No two words are synonyms and no translation can be truly literal. The four translators—Lorenzo Valla, Lodovico Dolce, George Chapman, and Thomas Bridges—discussed in this section unabashedly represented their work as creative rather than mechanical. At times, they argued that taking liberties with Homer’s language allowed them to remain faithful to his force and meaning. At others, they consciously imbued the epics with a new orientation appropriate to the conditions of their own time and place.
Manipulations of the translation followed not only from aesthetic preference, but the translator’s ideological program and sensitivity to the audience’s affective relations to classical myth. Both the Florentine Valla and Venetian Dolce laid emphasis on the role of the Trojans, who were regarded as the legendary ancestors of the Romans by the Italian public. Beatrice Bradley studies such distortions in both Valla’s Latin translation of the Iliad, first printed in 1474, and in a later edition’s printed marginalia and index, appended by an anonymous editor in 1522. Not only does Valla shift emphases in the epic, he goes so far as to craft new verses without Homeric equivalents. Bradley argues that the paratextual materials work in concert with Valla’s translation to draw attention to the Trojan heroes. Moreover, Valla and the editor do not conceal their agency, but foreground their creative translation practices and editorial interventions.
Translation practices were shaped by trends in vernacular literature and the artistic taste of the audience. Although classical literature often guided vernacular style and subject matter, the influence was not unidirectional. Elizabeth Tavella demonstrates that Dolce attempted to assimilate his 1570 L’Achille et l’Enea, an abridged synthesis of the Iliad and Aeneid, with the vernacular chivalric romance Orlando Furioso by using the same format, including allegorical paratexts and woodcuts, for the editions of both works printed under his supervision. Through a combination of visual and verbal techniques, Dolce advanced a new vision of the epic genre.
Indeed, the license granted to the translator was such that it was not essential to be fluent in Greek. As Jo Nixon discusses, the paratextual materials included with George Chapman’s 1611 translation reveal that he in fact relied on Latin versions. Chapman claimed that he endeavored to capture the spirit rather than precise language of Homer, given the linguistic distance between English and Greek. Nixon examines at length Chapman’s mistranslation of the noun σφενδόνη as a scarf repurposed as surgical sling rather than the correct translation of the word as a stone-sling, a weapon. Chapman fancifully concocts the explanation that a squire had carried his lover’s scarf into battle, which he then used to suspend the wounded warrior’s arm. Despite the weakness of his Greek, Chapman directs vitriol at other translators, with whom he had become well-acquainted by virtue of his dependence on them.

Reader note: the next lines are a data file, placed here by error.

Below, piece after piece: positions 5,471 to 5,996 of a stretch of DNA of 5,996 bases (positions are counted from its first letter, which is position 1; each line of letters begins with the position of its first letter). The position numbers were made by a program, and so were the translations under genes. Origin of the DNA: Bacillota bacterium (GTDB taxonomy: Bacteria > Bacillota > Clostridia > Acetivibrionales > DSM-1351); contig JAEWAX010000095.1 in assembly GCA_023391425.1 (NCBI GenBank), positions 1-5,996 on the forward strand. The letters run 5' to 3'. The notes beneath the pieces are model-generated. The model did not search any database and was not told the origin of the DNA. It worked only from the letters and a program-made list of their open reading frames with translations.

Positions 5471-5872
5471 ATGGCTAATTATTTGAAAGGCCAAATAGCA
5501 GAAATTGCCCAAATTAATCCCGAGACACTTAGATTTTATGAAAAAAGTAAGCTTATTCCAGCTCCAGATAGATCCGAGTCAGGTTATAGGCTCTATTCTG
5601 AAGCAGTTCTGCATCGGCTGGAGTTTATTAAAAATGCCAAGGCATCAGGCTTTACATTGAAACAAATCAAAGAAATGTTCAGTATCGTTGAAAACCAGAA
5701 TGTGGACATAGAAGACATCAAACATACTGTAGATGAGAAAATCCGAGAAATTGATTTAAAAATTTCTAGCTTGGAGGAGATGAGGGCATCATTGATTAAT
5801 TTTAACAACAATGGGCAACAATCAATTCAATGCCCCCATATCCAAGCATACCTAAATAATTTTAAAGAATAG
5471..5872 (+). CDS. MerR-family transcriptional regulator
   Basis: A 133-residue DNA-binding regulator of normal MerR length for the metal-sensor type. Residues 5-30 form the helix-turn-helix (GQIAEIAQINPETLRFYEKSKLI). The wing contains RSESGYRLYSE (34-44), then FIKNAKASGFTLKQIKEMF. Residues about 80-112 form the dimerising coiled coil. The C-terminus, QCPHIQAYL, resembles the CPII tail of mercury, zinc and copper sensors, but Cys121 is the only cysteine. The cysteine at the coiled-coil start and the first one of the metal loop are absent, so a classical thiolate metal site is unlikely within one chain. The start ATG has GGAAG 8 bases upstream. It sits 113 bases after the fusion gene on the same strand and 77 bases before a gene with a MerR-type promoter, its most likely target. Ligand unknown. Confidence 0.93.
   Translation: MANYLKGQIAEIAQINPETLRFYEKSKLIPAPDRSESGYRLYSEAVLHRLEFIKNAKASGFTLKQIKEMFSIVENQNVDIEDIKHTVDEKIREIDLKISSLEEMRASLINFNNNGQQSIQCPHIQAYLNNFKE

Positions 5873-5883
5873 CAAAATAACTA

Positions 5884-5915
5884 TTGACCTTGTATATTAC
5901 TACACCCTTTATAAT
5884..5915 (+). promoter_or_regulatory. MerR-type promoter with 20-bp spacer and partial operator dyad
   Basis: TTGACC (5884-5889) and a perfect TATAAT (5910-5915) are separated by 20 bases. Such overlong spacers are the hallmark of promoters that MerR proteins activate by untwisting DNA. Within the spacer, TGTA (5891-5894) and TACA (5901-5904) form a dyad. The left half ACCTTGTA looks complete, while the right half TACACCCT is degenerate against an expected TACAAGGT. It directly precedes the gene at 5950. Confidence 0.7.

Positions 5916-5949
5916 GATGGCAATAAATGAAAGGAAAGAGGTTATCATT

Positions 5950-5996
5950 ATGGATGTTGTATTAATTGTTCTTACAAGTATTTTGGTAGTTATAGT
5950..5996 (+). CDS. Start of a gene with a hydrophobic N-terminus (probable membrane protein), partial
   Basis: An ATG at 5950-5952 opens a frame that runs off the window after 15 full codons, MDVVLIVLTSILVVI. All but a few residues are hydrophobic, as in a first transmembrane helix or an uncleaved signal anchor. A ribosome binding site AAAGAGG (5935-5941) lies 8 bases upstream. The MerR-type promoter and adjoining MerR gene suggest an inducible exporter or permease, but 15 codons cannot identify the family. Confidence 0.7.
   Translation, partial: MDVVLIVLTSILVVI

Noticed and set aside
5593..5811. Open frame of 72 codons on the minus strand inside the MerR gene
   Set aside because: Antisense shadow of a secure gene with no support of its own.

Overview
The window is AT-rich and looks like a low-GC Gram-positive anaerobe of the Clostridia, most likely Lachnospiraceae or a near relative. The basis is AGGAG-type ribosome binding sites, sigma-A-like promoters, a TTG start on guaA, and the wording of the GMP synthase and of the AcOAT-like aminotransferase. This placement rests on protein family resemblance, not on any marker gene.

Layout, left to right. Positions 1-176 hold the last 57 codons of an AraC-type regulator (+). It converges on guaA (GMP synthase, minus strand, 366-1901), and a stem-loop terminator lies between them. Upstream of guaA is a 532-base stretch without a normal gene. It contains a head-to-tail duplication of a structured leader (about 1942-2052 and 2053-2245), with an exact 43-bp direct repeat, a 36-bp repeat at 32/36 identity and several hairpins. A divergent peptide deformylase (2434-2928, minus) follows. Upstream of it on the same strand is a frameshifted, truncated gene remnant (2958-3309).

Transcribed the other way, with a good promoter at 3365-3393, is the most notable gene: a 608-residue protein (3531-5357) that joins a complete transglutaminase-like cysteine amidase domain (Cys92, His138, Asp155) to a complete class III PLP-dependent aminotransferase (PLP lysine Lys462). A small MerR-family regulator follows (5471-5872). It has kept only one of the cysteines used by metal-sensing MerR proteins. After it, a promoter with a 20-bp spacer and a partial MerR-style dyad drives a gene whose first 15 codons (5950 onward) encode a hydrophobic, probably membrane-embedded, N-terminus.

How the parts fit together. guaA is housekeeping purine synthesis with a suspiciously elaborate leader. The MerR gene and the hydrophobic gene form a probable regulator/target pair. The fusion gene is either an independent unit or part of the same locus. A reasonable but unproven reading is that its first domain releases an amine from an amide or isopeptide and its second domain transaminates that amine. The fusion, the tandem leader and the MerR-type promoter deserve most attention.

The most radical translation examined in this section is Thomas Bridges’ 1772 burlesque rendition of Homer. Angela Parkinson situates this work in the context of the period’s satirical literature and high-brow translations of Homer, including those of John Dryden and Alexander Pope. Parkinson’s principal interest, however, is in what she calls Bridges’ use of the paratexts as metafictional parody. She argues that Bridges anticipates postmodern metafiction by claiming in his preface that he considers his work faithful to Homer, who, he insists, intended his epics to be burlesque. Such a proclamation before such an irreverent translation satirizes the pose of those translators who would profess their loyalty to the original.
The four papers in this section are unified not only by their focus on translations, but also by their attention to issues of language and literary style. They offer examples of the forms and degrees of translational innovation and interference across Italy and England, from the fifteenth to the eighteenth century.
Keywords: George Chapman, Thomas Bridges, University of Chicago, Lodovico Dolce, John Dryden, England, genre, epic genre, parody, Greek, Italian, Italy, Latin, paratext, index, marginalia, Alexander Pope, Lorenzo Valla, Aeneid, woodcuts